Bought my two-piece in grey with silver ballistics in 1997. I ride every day, all year round. In the current rolling year I have ridden 21,000 miles, 16,000 of which were professional, govt. dept. riding, and the rest pleasure. Well, it's all a pleasure, especially if you're being paid to ride a motorcycle.... The suit is definitely waterproof, despite what is mentioned in some of these reviews. I live and work in Wales where it rains all the time, horizontally. I have worn it from 06:30 Sat to 19:30 Sunday during a competitive event in non-stop rain and it got a little damp on my breastbone by the second morning, that was all. It's best on a faired bike, as my work bikes are, as you would expect, but my own bike is an 1150 GS Adventure, and I don't get wet on that either. I wash and proof it with Nikwax products about every four months. I like the fact that I can ride 200 miles to a meeting then step out of the suit in seconds wearing office clothes underneath. Over the years I've bought and used other non-Aerostich gear, much of which has not been waterproof, and so I keep returning to this old faithful. It is now looking rather worn in places, a bit like its owner, but that gives it streed cred, and hopefully also its owner. I am just about to buy a new one, to present a smarter appearance for professional purposes, and will get black trousers, a hi-viz jacket and another jacket in a plain colour. Don't see many of these in the UK, but have twice arrived at the head of a traffic queue to find a fellow rider 'stich-clad and exclaiming pleasure with the product. (Posted on 10/29/10)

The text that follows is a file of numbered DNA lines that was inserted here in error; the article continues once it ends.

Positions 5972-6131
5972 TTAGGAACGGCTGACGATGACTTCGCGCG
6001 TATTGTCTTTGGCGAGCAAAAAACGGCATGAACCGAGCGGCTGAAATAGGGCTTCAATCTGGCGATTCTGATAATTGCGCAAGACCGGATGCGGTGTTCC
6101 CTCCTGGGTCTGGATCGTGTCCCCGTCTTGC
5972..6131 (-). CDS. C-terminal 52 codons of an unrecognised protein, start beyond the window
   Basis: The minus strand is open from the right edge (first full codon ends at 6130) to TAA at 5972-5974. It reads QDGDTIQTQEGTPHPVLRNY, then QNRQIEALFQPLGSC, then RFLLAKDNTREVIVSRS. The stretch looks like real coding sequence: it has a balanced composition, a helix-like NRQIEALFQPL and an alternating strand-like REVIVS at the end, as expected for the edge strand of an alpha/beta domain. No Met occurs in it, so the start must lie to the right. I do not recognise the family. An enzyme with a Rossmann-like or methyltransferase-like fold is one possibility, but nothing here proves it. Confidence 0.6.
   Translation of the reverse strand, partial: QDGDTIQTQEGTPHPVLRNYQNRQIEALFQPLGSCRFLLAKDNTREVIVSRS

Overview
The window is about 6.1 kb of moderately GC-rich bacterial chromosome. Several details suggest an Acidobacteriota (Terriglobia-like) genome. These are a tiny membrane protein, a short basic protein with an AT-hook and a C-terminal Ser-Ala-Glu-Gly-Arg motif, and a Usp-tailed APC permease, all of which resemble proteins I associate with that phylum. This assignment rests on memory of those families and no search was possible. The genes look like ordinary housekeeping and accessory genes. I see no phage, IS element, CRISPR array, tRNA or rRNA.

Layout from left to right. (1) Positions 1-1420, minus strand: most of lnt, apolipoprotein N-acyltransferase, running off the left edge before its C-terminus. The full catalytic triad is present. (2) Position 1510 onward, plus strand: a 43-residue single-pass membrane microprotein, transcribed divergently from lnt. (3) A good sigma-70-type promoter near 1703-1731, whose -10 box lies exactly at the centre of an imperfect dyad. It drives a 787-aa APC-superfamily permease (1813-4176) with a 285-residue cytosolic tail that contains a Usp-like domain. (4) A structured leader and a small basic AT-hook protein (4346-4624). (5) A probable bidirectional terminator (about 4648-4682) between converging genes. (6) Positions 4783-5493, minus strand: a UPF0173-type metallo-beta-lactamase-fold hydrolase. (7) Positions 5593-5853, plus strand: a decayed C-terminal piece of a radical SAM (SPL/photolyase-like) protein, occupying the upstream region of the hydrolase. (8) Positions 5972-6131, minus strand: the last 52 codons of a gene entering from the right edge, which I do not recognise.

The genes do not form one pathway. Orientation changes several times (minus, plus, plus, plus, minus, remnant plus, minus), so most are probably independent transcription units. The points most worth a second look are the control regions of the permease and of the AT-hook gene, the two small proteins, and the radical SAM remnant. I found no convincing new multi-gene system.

Thoroughly satisfied with my long-term one-piece Roadcrafter, I decided to order the Roadcrafter jacket only to wear in hotter weather with jeans. It became another favorite piece of riding apparel along-side my one piece suit. My wife surprised me on a birthday with the pants and explained how impressed she was with the service when she ordered them. The grey fabric had changed since I purchased the jacket and the sales person suggested that she order black pants with the new grey ballistic. I like the two-color combination and the difference in the grey between jacket and pants ballistics is barely noticeable. Interestingly, I now rarely wear the jacket without the pants and recently ordered the bib conversion for additional flexibility. A truly outstanding product! (Posted on 9/19/10)